He’s tiny, now he’s big, now he’s normal-sized, he’s tiny again, now he’s REALLY REALLY BIG!
He’s … Ant-Man.
Of all the super-duper-heroes soaring through the various Movie Universes, Ant-Man is perhaps the most lightweight — not just in literal size but in terms of his gravitas as a movie character, and the scope of the adventures he undertakes.
To be sure, Paul Rudd’s Scott Lang aka Ant-Man joined Captain America and Falcon et al. in the battle against Team Stark in “Captain America: Civil War,” but in essentially stand-alone stories such as “Ant-Man and the Wasp,” he’s more likely to be matching wits with the FBI agent monitoring his parole and trying to juggle being a divorced dad with rekindling a broken romance while also doing battle with a standard-issue arms dealer than mounting a last defense against some fire-breathing intergalactic monster with the fate of the universe at stake.
Ant-Man plays small ball — and that’s that makes this sequel to the 2015 origins story such a treat. After the big-picture philosophies and the family tragedies and the dramatically heavy conclusion to “Avengers: Infinity War,” it’s nice to take a breath and enjoy a (mostly) self-contained and smile-inducing summer rollercoaster ride bolstered by the excellent comedic timing of Rudd and company, not to mention some dazzling and dizzying CGI moves designed to thrill and to score solid laughs. (Success on both counts.)
They had me at, “Get the Hot Wheels Rally Case!”
You see, when the moment calls for it, Ant-Man and/or his teammates can elude normal-sized henchmen driving normal-sized cars by shrinking their vehicles to the size of a Hot Wheels car. (Or, if the occasion calls for it, they can pick out a flashy Hot Wheels car from a case and presto! The toy car becomes a real car.)
“Ant-Man and the Wasp” follows “Captain America: Civil War” on the Marvel Universe timeline, with the main story taking place just prior to the events of “Infinity War.” (For those of you nerding out with a Marvel timeline chart.)
The eminently likable and eternally boyish Rudd (he’s 49!) is all smiles and sly quips and sheepish sincerity as ex-con Scott Lang, who is near the end of the two-year house arrest sentence he received after violating the International Superheroes Can’t Do That Act, or whatever they call it. (Of course, Scott could easily leave the ankle bracelet behind and zip around the outside world — but he doesn’t want to jeopardize his freedom and risk losing contact with his super-adorable and super-supportive daughter Cassie, winningly played by Abby Ryder Fortson.)
Our story begins as a domestic comedy/drama, with Scott sharing custody of daughter Cassie with his ex, Maggie (Judy Greer), and her guy Paxton (Bobby Cannavale), who absolutely love Scott and smother him with hugs every time they see him. (If only all shared-custody arrangements were so loving!) Meanwhile, Michael Pena’s fast-talking and quite hilarious Luis is trying to keep Scott’s private security firm afloat while Scott is under house arrest.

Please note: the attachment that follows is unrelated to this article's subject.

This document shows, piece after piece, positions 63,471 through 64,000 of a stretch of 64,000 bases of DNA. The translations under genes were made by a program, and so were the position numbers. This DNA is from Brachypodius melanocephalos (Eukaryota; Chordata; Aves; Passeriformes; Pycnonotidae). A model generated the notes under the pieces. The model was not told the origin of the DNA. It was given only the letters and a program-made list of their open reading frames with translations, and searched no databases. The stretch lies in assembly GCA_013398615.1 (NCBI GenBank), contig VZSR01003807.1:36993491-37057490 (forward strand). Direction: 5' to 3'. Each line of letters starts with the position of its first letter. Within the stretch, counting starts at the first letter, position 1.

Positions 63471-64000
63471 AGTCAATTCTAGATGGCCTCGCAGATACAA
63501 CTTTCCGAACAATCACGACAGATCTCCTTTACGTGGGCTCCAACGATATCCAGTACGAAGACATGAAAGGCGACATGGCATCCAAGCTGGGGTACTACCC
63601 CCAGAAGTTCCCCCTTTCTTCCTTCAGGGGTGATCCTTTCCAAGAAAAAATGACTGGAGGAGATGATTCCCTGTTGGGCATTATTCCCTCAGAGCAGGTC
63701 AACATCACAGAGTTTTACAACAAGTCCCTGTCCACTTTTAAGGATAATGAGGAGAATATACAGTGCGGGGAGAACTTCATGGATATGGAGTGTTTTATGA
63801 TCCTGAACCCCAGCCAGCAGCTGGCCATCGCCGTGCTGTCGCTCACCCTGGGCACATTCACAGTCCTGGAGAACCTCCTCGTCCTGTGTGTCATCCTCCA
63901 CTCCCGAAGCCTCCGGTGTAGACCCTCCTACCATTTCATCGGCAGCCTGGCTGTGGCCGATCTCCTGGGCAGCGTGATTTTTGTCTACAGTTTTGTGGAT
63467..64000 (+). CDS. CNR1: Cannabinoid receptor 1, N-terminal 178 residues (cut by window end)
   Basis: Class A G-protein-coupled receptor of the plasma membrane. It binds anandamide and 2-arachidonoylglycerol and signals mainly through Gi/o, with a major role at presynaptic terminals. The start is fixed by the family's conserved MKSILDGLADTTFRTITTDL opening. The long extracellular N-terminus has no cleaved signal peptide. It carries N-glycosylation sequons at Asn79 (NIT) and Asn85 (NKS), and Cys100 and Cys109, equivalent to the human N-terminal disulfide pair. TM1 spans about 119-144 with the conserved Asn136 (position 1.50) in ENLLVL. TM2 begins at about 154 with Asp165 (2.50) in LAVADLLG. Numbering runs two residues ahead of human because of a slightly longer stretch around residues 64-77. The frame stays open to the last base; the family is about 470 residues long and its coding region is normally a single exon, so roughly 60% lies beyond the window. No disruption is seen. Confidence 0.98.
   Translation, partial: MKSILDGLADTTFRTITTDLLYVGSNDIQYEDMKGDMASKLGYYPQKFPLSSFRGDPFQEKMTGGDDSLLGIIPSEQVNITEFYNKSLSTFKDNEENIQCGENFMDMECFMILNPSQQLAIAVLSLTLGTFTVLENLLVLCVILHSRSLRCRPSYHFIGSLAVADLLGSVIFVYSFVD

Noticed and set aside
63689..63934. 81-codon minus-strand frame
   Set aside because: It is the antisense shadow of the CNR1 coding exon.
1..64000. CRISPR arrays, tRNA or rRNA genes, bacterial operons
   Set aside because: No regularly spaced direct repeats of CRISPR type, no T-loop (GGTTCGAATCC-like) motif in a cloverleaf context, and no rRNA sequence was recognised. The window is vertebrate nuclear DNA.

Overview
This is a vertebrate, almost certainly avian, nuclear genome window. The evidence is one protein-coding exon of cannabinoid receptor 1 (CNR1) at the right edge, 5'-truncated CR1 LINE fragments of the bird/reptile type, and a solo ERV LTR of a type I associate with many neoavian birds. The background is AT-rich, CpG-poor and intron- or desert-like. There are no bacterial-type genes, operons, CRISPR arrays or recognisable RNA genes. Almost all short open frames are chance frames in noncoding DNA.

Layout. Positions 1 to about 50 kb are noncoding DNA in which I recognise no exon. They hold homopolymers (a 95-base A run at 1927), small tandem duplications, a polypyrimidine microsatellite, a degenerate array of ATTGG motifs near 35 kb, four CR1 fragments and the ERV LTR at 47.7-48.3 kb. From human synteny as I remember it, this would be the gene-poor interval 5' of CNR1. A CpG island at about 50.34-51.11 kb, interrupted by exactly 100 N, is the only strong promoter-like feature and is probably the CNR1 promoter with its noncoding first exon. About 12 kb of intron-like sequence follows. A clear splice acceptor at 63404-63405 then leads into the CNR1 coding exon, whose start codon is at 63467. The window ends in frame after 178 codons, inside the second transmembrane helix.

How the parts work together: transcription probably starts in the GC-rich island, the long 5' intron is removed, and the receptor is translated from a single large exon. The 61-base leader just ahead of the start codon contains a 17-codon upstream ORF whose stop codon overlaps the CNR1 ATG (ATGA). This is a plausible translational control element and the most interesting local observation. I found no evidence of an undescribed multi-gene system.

And then there’s the hapless but basically good-hearted FBI agent Jimmy Woo (Randall Park), who suspects Scott is up to … something, but is always a step or three behind.
Dramatically speaking, Ant-Man is a kind of supporting player in the actual sci-fi adventure, which primarily concerns the efforts by the legendary inventor Hank Pym (Michael Douglas) to reunite with his wife Janet (Michelle Pfeiffer), who was thought to be lost forever some 30 years ago when she shrank to the quantum realm — that means she got really, really, REALLY small — during a mission to stop a bomb from killing thousands of people.
Now, with the help of his daughter Hope aka the Wasp (Evangeline Lilly), Hank believes he can find Janet and bring her back — but they’re going to need Ant-Man’s help, mainly because this movie is called “Ant-Man and the Wasp,” not “Hank and the Wasp.”
(Don’t worry too much about all the “quantum realm” talk. As an utterly baffled Scott says after a particularly dense exchange between scientists, “Do you guys just put ‘quantum’ in front of everything you say?”)
Walton Goggins does his Walton Goggins thing as a slippery arms dealer with a Southern drawl who’s out to steal Hank’s lab, which occupies an entire multi-story building. (You can steal the lab because it can be shrunk to the size of a carry-on suitcase.) Hannah John-Kamen does fine work as the mysterious Ghost, who is finding it increasingly difficult to control the moments when she becomes invisible and will stop at nothing to find a “cure” for her condition. Laurence Fishburne shows up as Hank’s estranged partner in science, who is a father figure to Ghost and is torn between helping her and protecting his old friend.
Mostly, though, “Ant-Man and the Wasp” is all about the comedically energetic action sequences, and Scott and Hope getting lost in each other’s dreamy gazes, and hey isn’t it pretty cool to see Michael Douglas and Michelle Pfeiffer playing two of the best-looking badass Mature Superheroes? We’re hardly in original territory when a movie relies not once, but twice, on truth-serum humor — but even when things get ultra-corny, “Ant-Man and the Wasp” keeps merrily buzzing along.
Marvel Studios presents a film directed by Peyton Reed and written by Chris McKenna, Erik Sommers, Paul Rudd, Andrew Barrer and Gabriel Ferrari. Rated PG-13 (for some sci-fi action violence). Running time: 118 minutes. Opens Friday at local theaters.